The **30-60-90 right triangle** is also aptly named. What is special about this triangle is that the hypotenuse is always twice as long as the shortest leg, and the longer leg is always times longer than the shorter leg. It's also good to memorize the trig functions for this triangle for both the and angles.

A more convenient way to view the trig functions of these angles (plus angles of 0 and 90 degrees) is with a table.

angle (θ) in degrees | angle (θ) in radians | sin(θ) | cos(θ) | tan(θ) | csc(θ) | sec(θ) | cot(θ) |

0° | 0 | 0 | 1 | 0 | undefined | 1 | undefined |

30° | π/6 | 2 | |||||

45° | π/4 | 1 | 1 | ||||

60° | π/3 | 2 | |||||

90° | π/2 | 1 | 0 | undefined | 1 | undefined | 0 |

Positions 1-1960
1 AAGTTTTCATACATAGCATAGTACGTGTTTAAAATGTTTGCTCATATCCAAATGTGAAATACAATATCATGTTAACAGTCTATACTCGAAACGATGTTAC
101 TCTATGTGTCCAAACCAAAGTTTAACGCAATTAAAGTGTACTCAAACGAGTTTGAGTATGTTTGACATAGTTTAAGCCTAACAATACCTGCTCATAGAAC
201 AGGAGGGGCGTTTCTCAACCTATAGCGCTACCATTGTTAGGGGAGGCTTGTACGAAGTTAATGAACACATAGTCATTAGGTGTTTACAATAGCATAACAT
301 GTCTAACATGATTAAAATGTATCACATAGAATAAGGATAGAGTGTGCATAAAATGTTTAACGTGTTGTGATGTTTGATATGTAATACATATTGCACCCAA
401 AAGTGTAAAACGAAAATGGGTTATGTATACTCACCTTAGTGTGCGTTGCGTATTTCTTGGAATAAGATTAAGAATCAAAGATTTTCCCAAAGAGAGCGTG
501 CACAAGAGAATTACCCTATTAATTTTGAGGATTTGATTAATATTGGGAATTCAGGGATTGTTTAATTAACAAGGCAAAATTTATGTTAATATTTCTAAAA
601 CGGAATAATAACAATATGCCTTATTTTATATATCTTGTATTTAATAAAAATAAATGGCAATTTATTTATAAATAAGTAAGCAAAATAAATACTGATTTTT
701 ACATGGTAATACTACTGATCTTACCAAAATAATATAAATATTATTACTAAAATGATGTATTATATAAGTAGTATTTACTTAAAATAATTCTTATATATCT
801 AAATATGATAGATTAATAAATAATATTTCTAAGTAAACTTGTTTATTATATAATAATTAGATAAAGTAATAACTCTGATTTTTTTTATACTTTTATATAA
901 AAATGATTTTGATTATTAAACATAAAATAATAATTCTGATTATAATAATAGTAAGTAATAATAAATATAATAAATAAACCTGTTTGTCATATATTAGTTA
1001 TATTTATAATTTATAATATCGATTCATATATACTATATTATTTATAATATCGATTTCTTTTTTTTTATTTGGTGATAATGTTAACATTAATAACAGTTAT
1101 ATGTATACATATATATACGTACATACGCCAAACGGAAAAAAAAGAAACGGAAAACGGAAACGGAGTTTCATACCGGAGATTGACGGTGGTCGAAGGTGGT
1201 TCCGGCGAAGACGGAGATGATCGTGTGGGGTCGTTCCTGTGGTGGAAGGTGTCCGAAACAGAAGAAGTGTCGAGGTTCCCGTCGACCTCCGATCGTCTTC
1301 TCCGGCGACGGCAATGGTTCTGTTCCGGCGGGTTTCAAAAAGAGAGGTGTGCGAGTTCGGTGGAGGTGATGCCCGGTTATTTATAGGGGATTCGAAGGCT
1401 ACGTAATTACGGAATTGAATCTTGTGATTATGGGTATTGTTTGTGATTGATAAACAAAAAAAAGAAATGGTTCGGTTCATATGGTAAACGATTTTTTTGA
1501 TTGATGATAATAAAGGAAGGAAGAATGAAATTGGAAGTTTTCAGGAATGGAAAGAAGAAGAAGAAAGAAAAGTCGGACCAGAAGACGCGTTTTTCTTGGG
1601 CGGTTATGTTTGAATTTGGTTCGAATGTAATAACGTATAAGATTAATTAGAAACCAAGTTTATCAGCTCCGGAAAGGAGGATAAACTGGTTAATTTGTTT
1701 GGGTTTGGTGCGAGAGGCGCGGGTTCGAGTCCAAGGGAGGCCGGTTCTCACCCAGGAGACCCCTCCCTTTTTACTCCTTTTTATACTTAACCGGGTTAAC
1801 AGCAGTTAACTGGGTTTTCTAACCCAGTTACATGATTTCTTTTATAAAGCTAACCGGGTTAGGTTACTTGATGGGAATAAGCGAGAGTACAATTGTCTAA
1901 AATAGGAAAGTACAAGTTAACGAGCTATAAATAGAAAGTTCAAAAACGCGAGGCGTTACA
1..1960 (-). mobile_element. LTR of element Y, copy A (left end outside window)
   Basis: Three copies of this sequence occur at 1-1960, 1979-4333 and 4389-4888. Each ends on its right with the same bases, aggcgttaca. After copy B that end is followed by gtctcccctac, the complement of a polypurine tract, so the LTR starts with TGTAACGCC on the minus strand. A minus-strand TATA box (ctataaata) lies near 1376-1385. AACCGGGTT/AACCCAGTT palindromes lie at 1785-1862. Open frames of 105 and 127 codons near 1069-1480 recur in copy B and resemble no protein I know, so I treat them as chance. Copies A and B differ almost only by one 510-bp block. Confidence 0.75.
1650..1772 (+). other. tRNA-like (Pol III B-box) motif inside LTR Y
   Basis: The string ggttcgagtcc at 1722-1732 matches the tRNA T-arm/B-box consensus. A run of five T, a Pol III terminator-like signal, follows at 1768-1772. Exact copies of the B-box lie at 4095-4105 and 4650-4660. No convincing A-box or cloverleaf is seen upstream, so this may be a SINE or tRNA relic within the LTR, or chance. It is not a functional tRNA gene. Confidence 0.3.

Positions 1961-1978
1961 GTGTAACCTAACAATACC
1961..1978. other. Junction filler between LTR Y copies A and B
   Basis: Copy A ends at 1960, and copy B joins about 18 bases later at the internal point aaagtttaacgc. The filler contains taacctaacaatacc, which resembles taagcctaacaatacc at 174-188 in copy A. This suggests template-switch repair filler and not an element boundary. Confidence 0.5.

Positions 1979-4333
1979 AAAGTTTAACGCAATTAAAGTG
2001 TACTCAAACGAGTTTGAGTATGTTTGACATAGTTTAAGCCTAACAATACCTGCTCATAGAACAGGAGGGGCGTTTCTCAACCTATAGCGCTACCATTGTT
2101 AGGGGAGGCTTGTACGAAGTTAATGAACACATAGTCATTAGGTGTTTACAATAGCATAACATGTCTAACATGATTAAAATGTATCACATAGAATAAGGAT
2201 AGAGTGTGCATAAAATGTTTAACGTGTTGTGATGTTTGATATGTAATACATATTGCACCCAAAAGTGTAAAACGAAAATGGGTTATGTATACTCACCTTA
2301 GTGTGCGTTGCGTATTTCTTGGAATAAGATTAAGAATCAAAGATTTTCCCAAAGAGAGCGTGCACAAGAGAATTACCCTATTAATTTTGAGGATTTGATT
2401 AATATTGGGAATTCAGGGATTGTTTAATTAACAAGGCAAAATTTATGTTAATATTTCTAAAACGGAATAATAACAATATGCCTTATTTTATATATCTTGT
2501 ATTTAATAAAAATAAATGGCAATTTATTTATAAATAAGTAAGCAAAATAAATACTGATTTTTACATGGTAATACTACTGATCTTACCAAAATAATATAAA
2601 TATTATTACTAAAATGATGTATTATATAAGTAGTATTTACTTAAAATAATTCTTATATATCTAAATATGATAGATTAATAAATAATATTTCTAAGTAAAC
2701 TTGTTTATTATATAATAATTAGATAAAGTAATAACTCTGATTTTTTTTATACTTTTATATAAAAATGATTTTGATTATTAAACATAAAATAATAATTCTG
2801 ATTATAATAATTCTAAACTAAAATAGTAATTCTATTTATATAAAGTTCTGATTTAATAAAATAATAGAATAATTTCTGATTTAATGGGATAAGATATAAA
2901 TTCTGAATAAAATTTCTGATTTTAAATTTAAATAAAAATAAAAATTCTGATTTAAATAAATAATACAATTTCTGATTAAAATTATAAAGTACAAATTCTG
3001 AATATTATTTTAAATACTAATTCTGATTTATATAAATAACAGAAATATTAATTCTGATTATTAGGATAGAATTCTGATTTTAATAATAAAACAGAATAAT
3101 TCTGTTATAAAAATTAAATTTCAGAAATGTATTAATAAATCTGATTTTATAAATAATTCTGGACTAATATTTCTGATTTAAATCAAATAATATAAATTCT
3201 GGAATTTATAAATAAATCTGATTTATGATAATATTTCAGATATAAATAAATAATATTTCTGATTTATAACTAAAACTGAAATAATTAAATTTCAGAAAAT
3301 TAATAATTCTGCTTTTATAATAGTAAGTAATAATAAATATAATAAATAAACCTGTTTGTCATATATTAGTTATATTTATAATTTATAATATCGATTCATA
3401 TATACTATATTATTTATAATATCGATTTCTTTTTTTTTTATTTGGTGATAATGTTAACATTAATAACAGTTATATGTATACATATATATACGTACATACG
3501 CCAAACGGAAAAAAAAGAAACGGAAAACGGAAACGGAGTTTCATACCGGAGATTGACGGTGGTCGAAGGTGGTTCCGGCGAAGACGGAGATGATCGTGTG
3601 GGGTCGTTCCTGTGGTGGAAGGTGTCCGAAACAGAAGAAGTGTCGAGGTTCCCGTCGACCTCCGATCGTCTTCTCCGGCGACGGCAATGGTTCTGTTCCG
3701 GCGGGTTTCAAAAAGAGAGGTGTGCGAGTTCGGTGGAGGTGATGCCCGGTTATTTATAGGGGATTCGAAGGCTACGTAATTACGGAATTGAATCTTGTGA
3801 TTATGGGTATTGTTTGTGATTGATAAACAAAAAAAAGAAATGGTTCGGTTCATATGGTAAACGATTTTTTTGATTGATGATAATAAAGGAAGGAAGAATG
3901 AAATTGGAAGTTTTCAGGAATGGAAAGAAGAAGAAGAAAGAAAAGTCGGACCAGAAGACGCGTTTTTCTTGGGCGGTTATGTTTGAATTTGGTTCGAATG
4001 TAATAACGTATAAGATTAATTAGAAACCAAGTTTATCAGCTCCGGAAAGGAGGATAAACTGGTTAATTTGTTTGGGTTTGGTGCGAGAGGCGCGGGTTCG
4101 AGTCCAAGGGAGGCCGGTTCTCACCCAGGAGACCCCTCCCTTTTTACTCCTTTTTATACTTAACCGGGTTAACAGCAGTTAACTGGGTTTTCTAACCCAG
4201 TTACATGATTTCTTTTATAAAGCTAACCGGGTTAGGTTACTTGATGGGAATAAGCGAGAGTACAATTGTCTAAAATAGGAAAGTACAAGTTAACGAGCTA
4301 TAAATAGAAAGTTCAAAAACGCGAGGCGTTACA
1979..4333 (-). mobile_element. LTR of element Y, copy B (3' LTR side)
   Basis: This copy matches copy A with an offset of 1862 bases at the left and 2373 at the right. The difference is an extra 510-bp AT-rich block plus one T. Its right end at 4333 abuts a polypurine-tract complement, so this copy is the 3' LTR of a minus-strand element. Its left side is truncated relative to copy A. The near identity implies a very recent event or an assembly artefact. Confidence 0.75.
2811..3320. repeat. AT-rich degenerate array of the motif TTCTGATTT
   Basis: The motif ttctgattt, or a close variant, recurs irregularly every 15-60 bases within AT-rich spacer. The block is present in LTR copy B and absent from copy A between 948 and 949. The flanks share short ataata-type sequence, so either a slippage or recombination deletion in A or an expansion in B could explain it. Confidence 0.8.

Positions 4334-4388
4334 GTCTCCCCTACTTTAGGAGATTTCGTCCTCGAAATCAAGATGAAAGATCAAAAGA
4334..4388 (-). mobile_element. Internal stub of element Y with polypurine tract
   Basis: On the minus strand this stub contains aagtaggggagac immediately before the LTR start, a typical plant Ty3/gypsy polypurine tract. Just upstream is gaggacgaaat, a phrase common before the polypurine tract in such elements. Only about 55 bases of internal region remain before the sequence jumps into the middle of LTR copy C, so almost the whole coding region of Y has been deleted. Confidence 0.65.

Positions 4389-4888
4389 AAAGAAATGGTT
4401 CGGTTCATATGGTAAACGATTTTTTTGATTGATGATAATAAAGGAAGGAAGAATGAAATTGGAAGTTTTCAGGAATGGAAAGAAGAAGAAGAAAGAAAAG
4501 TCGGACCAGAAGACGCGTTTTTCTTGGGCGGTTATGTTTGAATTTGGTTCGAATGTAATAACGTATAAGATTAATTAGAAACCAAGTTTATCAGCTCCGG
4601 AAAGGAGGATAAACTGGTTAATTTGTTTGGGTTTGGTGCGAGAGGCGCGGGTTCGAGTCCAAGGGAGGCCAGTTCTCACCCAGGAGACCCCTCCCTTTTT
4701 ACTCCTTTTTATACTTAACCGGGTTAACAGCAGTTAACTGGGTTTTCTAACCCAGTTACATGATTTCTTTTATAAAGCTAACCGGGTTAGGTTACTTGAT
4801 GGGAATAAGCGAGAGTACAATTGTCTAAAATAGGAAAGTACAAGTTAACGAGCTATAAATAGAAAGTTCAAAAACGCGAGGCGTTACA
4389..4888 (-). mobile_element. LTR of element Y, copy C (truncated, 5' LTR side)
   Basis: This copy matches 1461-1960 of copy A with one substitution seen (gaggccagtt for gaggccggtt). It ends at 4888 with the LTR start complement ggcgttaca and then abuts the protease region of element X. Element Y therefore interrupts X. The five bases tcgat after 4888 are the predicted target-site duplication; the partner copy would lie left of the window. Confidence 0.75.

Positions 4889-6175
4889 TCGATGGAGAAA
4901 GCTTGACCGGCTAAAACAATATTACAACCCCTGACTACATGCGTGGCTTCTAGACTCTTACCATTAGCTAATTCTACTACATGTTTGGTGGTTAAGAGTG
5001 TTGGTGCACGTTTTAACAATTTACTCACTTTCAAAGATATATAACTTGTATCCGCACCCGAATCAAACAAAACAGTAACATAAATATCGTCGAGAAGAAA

While the SohCahToa mneumonic device is great for right triangles, it doesn't work for angles at or greater than 90 degrees. For those, we need the unit circle. The unit circle allows us to find trig values for any angle, not just acute ones. The unit circle has a radius of one unit (hence the name) and is set in the x-y coordinate plane.

The above image tells us quite a lot. So let's walk through it a bit. To start, when we measure angles using the unit circle, we start at the positive x-axis and rotate counterclockwise (see the angle in the image). If we rotated clockwise, we would get a negative angle (see the angle in the image). This is true regardless of whether we are measuring the angle in degrees or radians. In AP Calculus, radians are almost always the preferred way to measure angles. Remember, the radian measure of an angle is the length of the arc along the circumference of the unit circle (see the bolded edge of the circle labeled ). The easiest way to convert between degrees and radians is the formula: